The first section, verses 5-8, might be understood as the “When You Pray” section as the phrase “when you pray” is repeated in three of the four verse, or at the beginning, middle, and end of the instruction. Let’s consider this first. Can we learn anything from the phrase “when you pray” and its repetition? At the least we can say that the phrase “when you pray” assumes the presence of prayer in our lives, otherwise the word “if” would be more appropriate. The repetition of the phrase emphasizes this as well. It also suggests something about the frequency of our prayer. More precisely it suggest that our prayer should be frequent.

Moving on we see that the first instruction is actually a prohibition, we are not to pray a certain way. We are not to pray as the hypocrites do. We should ask at this point “what do the hypocrites do?” We are told that they stand in the synagogues and at the street corners. At this point we might ask the question “why is this hypocritical?” That question is answered in the second half of the sentence, because hypocrites do these things that (the word “that” often denotes the purpose or motivation of actions) they might be seen by others. This prohibition then reveals something fairly obvious, but important enough to state explicitly—prayer is about our relationship with God. This is why those who stand in public places are classified as hypocrites, they take positions in public places with heavy traffic (the corner of the main street in the town, in the synagogue the religious, educational, and (often) economic center of the city) and stand-up to assure that they are seen. The goal of this is to deceive on-lookers about the hypocrites relationship to God. He wants others to see him as having a close and deep relationship with God, but he in fact does not. Prayer is about deepening our relationship with God, but he uses the externalities of prayer to gain favorable reputation with man. In contrast, the authentic and humble prayer is said in quiet and seclusion like a personal conversation, rather than public oration.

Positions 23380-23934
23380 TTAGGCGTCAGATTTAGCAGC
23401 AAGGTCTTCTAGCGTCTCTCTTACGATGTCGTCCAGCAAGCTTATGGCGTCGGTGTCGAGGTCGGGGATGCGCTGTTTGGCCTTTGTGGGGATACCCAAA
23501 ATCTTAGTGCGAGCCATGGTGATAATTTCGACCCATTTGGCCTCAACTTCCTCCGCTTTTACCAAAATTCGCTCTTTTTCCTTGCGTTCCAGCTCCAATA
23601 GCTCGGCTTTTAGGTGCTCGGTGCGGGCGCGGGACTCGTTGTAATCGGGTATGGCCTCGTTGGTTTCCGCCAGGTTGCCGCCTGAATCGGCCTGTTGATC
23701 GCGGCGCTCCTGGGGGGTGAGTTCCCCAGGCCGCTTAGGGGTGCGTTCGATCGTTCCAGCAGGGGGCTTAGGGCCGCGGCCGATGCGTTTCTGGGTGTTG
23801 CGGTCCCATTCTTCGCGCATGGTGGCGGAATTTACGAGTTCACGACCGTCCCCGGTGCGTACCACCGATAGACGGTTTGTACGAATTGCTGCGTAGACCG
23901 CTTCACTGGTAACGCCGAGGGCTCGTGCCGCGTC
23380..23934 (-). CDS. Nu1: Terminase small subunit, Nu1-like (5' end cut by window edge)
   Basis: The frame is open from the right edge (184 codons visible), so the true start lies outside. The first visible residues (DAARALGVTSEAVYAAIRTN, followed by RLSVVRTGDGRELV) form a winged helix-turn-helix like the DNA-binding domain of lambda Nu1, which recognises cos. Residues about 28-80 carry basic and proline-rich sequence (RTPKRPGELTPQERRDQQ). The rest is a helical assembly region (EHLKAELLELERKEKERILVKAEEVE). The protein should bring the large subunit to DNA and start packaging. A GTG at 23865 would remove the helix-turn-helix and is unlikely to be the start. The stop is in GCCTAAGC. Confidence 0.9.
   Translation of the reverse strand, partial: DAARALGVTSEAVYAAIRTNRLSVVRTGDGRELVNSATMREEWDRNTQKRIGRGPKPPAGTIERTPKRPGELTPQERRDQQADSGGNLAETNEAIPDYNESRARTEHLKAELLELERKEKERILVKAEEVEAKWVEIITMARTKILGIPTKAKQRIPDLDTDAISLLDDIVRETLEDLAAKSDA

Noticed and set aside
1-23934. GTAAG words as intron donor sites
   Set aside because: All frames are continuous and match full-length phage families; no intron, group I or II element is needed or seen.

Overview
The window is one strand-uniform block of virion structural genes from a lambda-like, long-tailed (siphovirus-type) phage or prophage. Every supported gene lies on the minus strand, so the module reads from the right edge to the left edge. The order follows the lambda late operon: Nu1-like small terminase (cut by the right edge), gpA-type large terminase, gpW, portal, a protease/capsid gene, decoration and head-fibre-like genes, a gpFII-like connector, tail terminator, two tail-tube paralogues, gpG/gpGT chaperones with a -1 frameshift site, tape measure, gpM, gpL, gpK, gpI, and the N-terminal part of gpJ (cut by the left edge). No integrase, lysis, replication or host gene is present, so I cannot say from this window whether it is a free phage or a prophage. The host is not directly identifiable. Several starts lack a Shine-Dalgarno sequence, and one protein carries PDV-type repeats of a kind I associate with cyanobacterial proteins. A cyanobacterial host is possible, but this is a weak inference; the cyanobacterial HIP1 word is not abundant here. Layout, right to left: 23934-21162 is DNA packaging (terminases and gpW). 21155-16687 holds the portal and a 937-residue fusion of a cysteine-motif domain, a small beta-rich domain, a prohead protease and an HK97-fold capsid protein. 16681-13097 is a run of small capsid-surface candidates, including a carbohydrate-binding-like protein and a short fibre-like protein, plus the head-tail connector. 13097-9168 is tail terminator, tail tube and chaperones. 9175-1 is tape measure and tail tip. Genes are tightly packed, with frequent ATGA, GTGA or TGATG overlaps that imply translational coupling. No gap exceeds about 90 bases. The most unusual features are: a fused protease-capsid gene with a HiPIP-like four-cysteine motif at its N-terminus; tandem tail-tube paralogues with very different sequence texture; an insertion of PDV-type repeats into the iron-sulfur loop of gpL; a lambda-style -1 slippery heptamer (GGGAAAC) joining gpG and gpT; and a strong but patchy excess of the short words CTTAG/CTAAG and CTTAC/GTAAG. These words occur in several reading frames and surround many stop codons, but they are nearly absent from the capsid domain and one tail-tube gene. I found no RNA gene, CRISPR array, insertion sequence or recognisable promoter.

Similarly, the next instruction provides a coupling prohibition. We are not to pray as the Gentiles do when they heap up empty phrases. As with the hypocrites, the label the Gentiles is important for interpretation. Why would empty phrases be something Gentiles do? The first thought that comes to my mind is that Gentiles worshipped capricious and self-centered, pleasure-driven deities. As a result of their beliefs about the all too human character of their deities, pagan Gentiles believed that they could convince their gods to act through acts of great oration (much like classical Greeks sought to woe political favor with oratory skills). But the true God is not capricious, but rather a good and loving Father. He does not need to be moved to action by oration or be informed about your needs. He wants to give you what you need and he, indeed, knows what it is before you ask him. This tells us much about the character of God and the kind of relationship we ought to pursue with him.